If you’re looking for a safe investment, U.S. savings bonds might fit the bill. U.S. savings bonds are backed by the full faith and credit of the U.S. government, which means you don't have to worry much about the bond issuer defaulting. In addition, you can earn interest on your investment and don't have to pay state or local taxes on the interest. There are a couple different ways to buy U.S. savings bonds.
Electronic Savings Bonds
You can purchase Series EE U.S. savings bonds or Series I bonds electronically by opening an account with TreasuryDirect on its website. You will need to provide your Social Security number, U.S. address, the routing and account numbers for a checking or savings account, and an email address. Select “individual” for the type of account and enter your information in the blanks on the application. When the information is complete, you will submit the application. Next, choose a password and answer three security questions, and you will receive your TreasuryDirect account number. Log in to your account and buy a savings bond by navigating through the purchase process. TreasuryDirect will place the electronic bond directly into your account, where you can monitor its value.
Standard Paper Savings Bonds
As of Jan. 1, 2012, you can no longer buy paper savings bonds over-the-counter at financial institutions. The move was made as a way of saving money, and the Treasury Department estimates that it will save an estimated $70 million over five years. However, there are ways to still buy paper bonds through different channels.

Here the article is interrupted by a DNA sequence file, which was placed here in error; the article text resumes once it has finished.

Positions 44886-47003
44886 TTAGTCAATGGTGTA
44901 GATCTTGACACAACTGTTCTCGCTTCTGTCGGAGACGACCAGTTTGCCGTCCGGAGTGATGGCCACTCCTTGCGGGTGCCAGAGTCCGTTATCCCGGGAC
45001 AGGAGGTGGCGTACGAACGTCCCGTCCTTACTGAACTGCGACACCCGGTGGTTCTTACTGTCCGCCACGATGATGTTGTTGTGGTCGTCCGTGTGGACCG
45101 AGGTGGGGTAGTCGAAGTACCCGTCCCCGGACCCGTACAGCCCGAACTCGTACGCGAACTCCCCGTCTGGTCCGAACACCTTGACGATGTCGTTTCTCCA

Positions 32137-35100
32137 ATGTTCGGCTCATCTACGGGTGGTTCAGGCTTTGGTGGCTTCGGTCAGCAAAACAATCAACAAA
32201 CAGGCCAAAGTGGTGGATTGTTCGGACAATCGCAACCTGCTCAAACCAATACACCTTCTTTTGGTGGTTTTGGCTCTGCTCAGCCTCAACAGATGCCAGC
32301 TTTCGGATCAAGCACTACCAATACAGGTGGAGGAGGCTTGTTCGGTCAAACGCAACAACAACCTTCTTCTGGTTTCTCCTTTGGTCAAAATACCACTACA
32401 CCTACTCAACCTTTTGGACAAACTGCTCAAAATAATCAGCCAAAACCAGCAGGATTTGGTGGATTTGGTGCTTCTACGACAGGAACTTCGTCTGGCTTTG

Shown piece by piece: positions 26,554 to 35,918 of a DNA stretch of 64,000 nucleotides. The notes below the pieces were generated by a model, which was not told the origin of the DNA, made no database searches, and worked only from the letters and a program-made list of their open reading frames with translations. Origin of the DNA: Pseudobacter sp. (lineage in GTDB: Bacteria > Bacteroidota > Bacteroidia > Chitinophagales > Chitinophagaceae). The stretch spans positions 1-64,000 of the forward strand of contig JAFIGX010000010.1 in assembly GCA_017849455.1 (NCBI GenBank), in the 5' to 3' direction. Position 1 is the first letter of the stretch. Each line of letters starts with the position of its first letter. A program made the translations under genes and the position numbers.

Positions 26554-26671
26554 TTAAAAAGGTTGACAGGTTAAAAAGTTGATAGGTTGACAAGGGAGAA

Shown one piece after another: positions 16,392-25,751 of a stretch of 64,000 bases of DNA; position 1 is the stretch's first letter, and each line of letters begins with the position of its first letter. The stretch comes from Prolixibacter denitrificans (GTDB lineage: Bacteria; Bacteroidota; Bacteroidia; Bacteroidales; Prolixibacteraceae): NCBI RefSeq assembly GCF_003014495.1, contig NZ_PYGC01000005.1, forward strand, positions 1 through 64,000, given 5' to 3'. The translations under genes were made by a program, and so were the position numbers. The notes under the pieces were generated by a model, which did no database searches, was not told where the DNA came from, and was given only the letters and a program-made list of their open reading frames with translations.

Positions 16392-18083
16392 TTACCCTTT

Tax Refund Bonds
If you’ve got your heart set on paper bonds, the Internal Revenue Service has a solution for you. If you’re getting a tax refund, you can choose to receive all or part of your refund as a paper Series I savings bond when you file your income tax return. To do this, file Form 8888 with your income tax return. You can buy up to $5,000 worth of bonds in $50 increments. If you choose not to spend your entire refund on bonds, you can still get part of it back via a check or have it deposited electronically in a bank account. The IRS forwards your request for savings bonds to the Treasury Retail Securities Site. After that, it takes up to three weeks to send your bonds to the address on your tax return.
You can also buy savings bonds as gifts. To do this, you will need to know your recipient’s full name and Social Security number. Log in to your TreasuryDirect account and enter the recipient’s information as the bond owner. You can either enter the recipient’s TreasuryDirect account number to receive the bond or you can hold it in your own account as a gift. You can even print a gift certificate for your recipient.
Kathryn Hatter is a veteran home-school educator, as well as an accomplished gardener, quilter, crocheter, cook, decorator and digital graphics creator. As a regular contributor to Natural News, many of Hatter's Internet publications focus on natural health and parenting. Hatter has also had publication on home improvement websites such as Redbeacon.